When a trader gets conclusion of the volatility is being underestimated (via volatility cone or some other technology), actually there are multiple ways for his trading. (Let's assume the underlying instrument is equity). 1. Long an option and hedge the delta, to gain from the rallying of volatility. 2. Long straddle strategy to gain from the stock price movement. 3. Long gamma strategy to gain from the stock price movement.
Of course there are more strategies but I just listed these 3 to make the discussion simple and clearer. Let's assume the volatility does rally as expected. For #1, it makes money from option price rallying as the higher volatility. (Here the volatility is defined as Standard Deviation of stock log returns) For #2, it makes money from movement of stock price. (Movement should exceed the profit-loss boundary of straddle. E.g. 87.0-95.0) For #3, it makes money from movement of stock price. (Movement should cover the time decay of option)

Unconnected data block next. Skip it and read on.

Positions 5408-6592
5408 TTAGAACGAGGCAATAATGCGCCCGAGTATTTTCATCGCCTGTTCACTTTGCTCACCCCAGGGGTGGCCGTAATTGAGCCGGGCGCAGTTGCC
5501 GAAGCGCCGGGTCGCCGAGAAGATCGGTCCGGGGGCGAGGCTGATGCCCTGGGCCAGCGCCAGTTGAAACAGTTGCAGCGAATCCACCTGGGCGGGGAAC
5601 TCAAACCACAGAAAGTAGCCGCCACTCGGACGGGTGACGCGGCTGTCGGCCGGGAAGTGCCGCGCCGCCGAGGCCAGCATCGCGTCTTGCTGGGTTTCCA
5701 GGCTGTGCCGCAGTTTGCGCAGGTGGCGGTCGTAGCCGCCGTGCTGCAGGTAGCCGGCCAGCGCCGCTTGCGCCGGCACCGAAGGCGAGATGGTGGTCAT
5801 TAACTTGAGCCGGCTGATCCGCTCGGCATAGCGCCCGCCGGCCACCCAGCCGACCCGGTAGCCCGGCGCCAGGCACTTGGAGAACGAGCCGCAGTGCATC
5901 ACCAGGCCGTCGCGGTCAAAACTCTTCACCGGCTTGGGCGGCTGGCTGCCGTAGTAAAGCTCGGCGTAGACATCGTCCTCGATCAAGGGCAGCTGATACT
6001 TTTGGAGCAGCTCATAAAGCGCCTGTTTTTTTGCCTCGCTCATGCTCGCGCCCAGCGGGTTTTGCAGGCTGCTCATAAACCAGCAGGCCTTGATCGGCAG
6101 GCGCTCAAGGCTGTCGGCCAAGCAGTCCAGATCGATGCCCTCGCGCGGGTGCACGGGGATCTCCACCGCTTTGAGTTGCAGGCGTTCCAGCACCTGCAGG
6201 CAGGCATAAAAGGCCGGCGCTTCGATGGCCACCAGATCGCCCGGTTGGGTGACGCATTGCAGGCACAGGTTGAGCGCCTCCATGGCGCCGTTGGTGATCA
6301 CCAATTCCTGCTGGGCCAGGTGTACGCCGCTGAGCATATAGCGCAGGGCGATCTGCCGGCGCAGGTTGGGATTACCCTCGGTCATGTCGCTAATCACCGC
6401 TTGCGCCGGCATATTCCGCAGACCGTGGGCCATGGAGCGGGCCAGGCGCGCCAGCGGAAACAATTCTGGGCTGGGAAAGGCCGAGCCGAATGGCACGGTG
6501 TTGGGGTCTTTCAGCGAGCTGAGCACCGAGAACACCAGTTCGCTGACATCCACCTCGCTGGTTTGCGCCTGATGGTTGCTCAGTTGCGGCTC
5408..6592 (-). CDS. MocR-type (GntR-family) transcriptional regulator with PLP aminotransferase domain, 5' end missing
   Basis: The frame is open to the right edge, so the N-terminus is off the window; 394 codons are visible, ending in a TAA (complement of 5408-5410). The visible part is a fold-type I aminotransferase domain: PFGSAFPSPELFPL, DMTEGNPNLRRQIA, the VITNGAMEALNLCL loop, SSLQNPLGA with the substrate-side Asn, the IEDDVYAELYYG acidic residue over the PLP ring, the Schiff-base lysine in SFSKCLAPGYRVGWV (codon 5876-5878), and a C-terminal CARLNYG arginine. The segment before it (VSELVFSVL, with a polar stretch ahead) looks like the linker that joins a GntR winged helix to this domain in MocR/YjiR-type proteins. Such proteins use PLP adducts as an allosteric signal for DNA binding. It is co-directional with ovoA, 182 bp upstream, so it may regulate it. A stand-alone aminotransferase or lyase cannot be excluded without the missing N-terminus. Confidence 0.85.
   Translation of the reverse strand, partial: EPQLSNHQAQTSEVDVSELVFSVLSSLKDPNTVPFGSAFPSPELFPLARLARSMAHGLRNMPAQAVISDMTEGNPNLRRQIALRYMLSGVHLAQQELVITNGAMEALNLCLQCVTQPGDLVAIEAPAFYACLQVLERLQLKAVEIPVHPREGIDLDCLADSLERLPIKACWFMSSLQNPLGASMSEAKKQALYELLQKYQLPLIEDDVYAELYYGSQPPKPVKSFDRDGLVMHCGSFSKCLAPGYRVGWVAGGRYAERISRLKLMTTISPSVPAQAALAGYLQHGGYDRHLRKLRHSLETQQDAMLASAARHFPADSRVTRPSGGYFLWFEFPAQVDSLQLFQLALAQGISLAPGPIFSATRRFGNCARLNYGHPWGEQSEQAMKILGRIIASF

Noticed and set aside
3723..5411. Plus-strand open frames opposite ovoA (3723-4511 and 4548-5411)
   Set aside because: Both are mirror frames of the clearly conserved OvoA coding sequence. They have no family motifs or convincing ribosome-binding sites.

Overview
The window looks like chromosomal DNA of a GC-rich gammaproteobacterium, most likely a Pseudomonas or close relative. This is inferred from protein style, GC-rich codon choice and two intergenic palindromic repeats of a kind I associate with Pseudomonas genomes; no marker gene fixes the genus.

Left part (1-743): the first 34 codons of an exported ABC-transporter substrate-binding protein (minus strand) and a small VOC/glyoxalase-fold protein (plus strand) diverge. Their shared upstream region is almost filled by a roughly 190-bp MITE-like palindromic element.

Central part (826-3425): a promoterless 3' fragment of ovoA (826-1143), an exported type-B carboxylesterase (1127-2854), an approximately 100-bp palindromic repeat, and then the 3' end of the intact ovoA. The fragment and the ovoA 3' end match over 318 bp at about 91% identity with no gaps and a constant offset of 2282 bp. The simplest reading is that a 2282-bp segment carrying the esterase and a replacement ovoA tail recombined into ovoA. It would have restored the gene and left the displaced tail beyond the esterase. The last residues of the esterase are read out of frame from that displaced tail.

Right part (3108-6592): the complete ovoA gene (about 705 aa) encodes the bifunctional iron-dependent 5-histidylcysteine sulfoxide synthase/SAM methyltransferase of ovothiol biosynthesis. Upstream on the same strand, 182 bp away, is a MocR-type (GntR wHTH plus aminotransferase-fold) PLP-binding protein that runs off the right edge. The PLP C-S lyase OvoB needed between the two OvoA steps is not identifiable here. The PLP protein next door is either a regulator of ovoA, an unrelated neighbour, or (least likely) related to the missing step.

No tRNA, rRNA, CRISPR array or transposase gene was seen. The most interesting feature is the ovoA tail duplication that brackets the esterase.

The #2 and #3 are equivalent to #1 to some extent, as the higher volatility also means the larger price movement. But they are still not exactly same. When vol rallies 12%, #1 profits, however maybe the stock price movement can not reach the profit-loss boundary for #2 or can not cover the time decay for #3. Option trading is complex and traders have to using math model for risk measurement (and pricing). And seems the models for option are almost based on volatility.
Question 1: How to measure the risk of option strategies like #2 and #3. (I mean the pre-check of risk before trading, not calculating Var at end of a trading day). The models focus on stock volatility could not measure the stock price movement exactly I think, like mentioned above.
Another question is about the risk management after trading. Var is usually used for the portfolio risk management, but option trading has more greeks explored than other trading like cash equity. In our example the main risk of #3 is theta (time decay) risk.
Question 2: So is there any other specific method/model/formula to measure risk for option trading against greeks (like theta in #3) apart from Var? (Some institutions like Bank and Market Maker pay more attention to Var maybe because of the regulation like basel II?)
Much appreciate if you could help on these 2 questions of option market practice. Thanks in advance.